Posted by: Bob Fisher | May 19, 2009

Visiting Nebraska With Willa Cather

Willa Cather

Willa Cather

As much as I like actually “being there” (in the physical sense), I am also a fan of vicarious travel. Some would call it armchair travel.

I enjoy discovering new destinations through literature of all kinds; especially through the descriptive and conceptual art of writers who have come to be identifed strongly with a certain place. I find sometimes that novels, autobiographies, or other genres of literature can give me a true sense of the place. And although I may not be able, for one reason or another, to get there at the moment, I find that travel through literature is (as they say) the next best thing to being there. In some ways, it is a trip in itself.

In the last few months I have had the good fortune to visit a number of fascinating destinations in the United States; destinations I would describe as quintessentially “American.” By this I mean, that these destinations are up-close-and-personal glimpses of the often fabled “American way of life.” (A very good example of this is a recent trip to the Chatthoochee Trace in Georgia and Alabama. A multimedia narrative on this visit will soon be forthcoming.)

And recently, in my mind’s eye, I explored the heartland of Nebraska through the fictional magic of Willa Cather and her novel My Antonia.

The novel is quite autobiographical in that way that very clever writers have of integrating their own life experiences with fictional accounts and fictional characters. In My Antonia Cather assumes the persona of Jimmy, a young boy whose parents have died and who is sent from Virginia to Nebraska to live with his grandparents. She then has us follow Jimmy throughout his life as he grows with and is shaped by the distinct culture and landscape of Nebraska. The novel therefore is in many ways a voyage of discovery.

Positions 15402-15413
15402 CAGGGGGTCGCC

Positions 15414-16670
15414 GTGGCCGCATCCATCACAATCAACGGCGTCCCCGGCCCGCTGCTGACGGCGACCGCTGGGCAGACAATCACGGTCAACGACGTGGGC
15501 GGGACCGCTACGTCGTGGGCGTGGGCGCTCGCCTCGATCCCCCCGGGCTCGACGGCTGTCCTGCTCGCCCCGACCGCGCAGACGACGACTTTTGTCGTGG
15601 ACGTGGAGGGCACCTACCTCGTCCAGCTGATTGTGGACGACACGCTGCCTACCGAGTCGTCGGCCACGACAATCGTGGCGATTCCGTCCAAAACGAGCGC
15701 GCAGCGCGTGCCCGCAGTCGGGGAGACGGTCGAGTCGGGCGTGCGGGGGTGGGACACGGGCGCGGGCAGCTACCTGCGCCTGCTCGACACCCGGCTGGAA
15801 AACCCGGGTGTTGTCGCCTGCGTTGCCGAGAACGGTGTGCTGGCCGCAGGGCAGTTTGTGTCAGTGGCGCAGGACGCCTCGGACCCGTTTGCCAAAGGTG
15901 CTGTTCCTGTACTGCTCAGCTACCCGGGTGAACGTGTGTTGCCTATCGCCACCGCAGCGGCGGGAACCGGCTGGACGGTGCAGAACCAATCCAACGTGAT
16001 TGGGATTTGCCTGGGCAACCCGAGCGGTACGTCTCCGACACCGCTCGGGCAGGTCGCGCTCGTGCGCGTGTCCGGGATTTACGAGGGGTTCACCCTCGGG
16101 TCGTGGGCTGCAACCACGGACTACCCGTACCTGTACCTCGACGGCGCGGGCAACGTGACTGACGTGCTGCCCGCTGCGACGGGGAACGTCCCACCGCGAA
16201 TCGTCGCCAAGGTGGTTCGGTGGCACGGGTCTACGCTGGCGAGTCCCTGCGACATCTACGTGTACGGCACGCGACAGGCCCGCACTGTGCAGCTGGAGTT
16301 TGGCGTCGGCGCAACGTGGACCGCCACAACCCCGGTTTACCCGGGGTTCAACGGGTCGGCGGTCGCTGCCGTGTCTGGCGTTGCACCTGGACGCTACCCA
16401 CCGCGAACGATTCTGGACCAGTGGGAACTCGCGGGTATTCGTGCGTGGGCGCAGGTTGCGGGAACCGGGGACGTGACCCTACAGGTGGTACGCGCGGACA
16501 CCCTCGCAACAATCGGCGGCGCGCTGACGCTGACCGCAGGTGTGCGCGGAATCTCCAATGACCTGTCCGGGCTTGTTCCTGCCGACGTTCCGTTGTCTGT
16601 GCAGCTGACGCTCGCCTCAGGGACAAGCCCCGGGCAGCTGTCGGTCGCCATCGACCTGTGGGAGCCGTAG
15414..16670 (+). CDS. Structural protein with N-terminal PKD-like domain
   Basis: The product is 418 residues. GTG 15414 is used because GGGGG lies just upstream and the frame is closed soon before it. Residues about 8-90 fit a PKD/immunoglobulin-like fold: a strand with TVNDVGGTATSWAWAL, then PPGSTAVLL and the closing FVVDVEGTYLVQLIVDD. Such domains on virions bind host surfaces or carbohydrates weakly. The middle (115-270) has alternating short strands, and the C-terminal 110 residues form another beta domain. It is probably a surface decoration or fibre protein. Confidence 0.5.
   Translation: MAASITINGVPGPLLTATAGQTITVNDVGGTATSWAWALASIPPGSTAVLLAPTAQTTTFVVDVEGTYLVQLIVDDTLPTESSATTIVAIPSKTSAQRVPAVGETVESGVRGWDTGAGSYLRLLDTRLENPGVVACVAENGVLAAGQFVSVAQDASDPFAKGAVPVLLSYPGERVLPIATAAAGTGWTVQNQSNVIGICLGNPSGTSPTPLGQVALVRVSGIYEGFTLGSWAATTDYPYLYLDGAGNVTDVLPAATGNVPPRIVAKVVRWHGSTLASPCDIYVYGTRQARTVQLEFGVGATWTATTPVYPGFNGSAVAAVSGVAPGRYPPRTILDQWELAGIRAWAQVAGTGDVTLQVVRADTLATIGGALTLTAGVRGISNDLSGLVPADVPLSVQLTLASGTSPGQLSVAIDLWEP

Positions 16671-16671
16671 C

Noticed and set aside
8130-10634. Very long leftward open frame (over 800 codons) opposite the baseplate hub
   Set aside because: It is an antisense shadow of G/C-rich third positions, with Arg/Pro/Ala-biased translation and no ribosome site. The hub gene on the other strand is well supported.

I won’t go into the plot to any great extent at this point except to say that Jimmy becomes the observer in his very perceptive and quiet way (like Willa Cather) and thus gives the reader an inside view of the social and political history of Nebraska.

It is her ability to communicate a sense of the landcsape that I admire most in this particular novel, especially in passages like the following:

“As I looked about me I felt that the grass was the country, as the water is the sea. The red of the grass made all the great prairie the colour [sic] of wine-stains, or of certain seaweeds when they are first washed up. And there was so much motion in it; the whole country seemed, somehow, to be running….

I can remember exactly how the country looked to me as I walked beside my grandmother along the faint wagon-tracks on that early September morning. Perhaps the glide of long railway travel was still with me, for more than anything else I felt motion in the landscape; in the fresh, easy-blowing morning wind, and in the earth itself, as if the shaggy grass were a sort of loose hide, and underneath it herds of wild buffalo were galloping, galloping…”

And now, all that is left for me is to get myself to Nebraska (especially the town of Red Cloud) and experience Nebraska again.

As I often heard people say in the American “Deep South,” I hope one day to be able to say. “I may not be from here, but I got here as soon as I could.”

For more information on My Antonia and Willa Cather, click here..

You may also wish to visit

To pay a virtual visit to Nebraska, click here.


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